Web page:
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Discussion Starter · #1 ·
At a gunshop today I came across an unusual M14. The reciever heel was marked as an original H&R govt M14. You could see where it was welded just in front of the front reciever legs. The rear legs were cut off and ground down. There was a drawing number on the front of the reciever. I could not find any drawing numbers or makers marks on any other part. The owner said he bought it back in the 70's from another collector. The finish and machining on the other parts did not look to be up to USGI standards. My thought is that someone built up a semi-auto M14 using a rewelded USGI reciever and used foreign parts. The only other markings were light electropen that was near the reciever drawing number. it appeared to be PROC-74.

Any info would be helpful. Thanks
 

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Discussion Starter · #3 ·
Thank youfor that input. It is a reweld. I am trying to find out if anyone was making guns this way in the 70's. I think the parts are possibly from china or taiwan.
 

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first bad sign is you can easily see the welds. second bad thing is without provenonce, that rifle would most likely be considered by the ATFE to be a machine gun.

just my own personal thing, reweld would imply that it was originally welded together.
 

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It sounds like it is a reweld w/ Chinese parts from your description. Do not believe what the 'story' behind it is. The rifle tells it's own story.

If you can obviously tell it is a reweld just by looking at it, then it is not a great job. While it may be functional, it will be suspect until it proves to be otherwise. If the parts don't like they are quality, they may not be. The Chinese parts aren't bad, but they are Chinese and will never have the same value as USGI parts. So unless it is dirt cheap, I think there are better buys out there.
 

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In the past several companies tried to market re-welded M14 receivers, several of them without permission from ATF. I believe only one company actually was licensed by ATF and that licensing did not last very long. Other ventures resulted in weapons being seized and destroyed. One of the companies used an electric pencil to mark the re-welds. My understanding from past threads on this forum is that several of the illegal weapons are still outstanding and ATF is going to be interested in them as they come to light.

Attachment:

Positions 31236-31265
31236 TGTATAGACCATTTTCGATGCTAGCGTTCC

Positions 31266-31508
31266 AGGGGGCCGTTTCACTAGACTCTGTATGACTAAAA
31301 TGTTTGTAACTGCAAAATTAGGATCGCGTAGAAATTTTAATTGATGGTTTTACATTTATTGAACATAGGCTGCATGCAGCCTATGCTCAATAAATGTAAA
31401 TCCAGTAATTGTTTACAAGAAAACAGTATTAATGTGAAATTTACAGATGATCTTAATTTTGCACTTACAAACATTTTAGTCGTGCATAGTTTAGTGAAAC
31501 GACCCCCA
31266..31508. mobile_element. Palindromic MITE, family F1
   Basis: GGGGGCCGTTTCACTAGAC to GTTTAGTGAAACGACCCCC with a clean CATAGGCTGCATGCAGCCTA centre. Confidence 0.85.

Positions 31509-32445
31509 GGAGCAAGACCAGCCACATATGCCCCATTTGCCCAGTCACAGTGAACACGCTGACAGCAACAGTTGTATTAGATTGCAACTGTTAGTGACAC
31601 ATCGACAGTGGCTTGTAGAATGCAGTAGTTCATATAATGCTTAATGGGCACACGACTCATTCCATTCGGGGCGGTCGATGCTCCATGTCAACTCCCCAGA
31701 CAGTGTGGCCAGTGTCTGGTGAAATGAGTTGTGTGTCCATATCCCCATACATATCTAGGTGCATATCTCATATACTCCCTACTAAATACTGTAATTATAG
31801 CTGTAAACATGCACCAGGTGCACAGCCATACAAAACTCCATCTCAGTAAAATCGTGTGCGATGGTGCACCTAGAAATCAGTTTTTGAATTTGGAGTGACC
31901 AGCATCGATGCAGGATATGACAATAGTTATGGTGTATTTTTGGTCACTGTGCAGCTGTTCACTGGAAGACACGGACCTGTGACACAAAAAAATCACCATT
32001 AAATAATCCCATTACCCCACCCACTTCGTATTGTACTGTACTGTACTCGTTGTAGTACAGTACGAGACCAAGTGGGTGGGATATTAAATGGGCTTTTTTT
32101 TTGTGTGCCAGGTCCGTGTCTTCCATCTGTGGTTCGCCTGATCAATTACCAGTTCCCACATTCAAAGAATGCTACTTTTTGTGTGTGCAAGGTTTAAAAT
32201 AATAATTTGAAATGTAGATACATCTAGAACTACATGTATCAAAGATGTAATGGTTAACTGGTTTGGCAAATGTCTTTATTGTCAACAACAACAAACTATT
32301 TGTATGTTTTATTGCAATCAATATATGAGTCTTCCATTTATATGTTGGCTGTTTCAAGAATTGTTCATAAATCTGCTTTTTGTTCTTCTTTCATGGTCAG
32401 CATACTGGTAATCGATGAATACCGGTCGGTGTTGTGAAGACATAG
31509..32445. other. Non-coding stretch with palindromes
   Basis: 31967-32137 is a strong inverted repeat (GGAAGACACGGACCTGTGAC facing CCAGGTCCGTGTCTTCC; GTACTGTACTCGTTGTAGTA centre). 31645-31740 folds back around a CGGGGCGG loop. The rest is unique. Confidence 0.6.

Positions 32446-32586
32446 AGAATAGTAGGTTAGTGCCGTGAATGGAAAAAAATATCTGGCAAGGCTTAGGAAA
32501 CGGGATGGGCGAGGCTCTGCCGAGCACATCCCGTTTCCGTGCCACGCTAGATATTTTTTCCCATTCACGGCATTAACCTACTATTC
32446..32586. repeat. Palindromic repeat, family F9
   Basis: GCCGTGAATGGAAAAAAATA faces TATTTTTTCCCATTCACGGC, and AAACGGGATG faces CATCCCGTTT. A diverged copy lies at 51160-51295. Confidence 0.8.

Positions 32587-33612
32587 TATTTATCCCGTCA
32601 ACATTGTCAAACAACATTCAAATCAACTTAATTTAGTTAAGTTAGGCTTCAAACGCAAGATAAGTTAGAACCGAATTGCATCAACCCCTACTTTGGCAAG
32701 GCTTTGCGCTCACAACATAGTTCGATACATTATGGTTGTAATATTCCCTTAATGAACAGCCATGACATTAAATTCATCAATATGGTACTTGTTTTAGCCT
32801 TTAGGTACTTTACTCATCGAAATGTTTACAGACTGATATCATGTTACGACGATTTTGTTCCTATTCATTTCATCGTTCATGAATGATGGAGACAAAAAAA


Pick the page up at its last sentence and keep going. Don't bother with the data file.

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Discussion Starter · #8 ·
Thanks for the replies guys! The only reason I believe the back story given is the guy used to work for the ATF and he has the largest collection of Lugars and C-96 pistols I have ever seen. He has been collecting guns since the 60's. I also have met the collector he bought it from and has the bill of sale.
 

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Odd description...

The M14 doesn't have two sets of receiver legs, but the M1 Garand does. H&R made M1s and M14s. Could this be a welded M1 rear and M14 front then modified for a magazine?

The drawing number may be able to be traced to a Garand series as well. By the way, if it is made entirely from M14 parts, a bill of sale will not save the owner.

Bruce
 

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I wondered about the M1 conversion also, but it is the rear legs of the M1 that are kept. The front legs are removed in a conversion.

Cass
 
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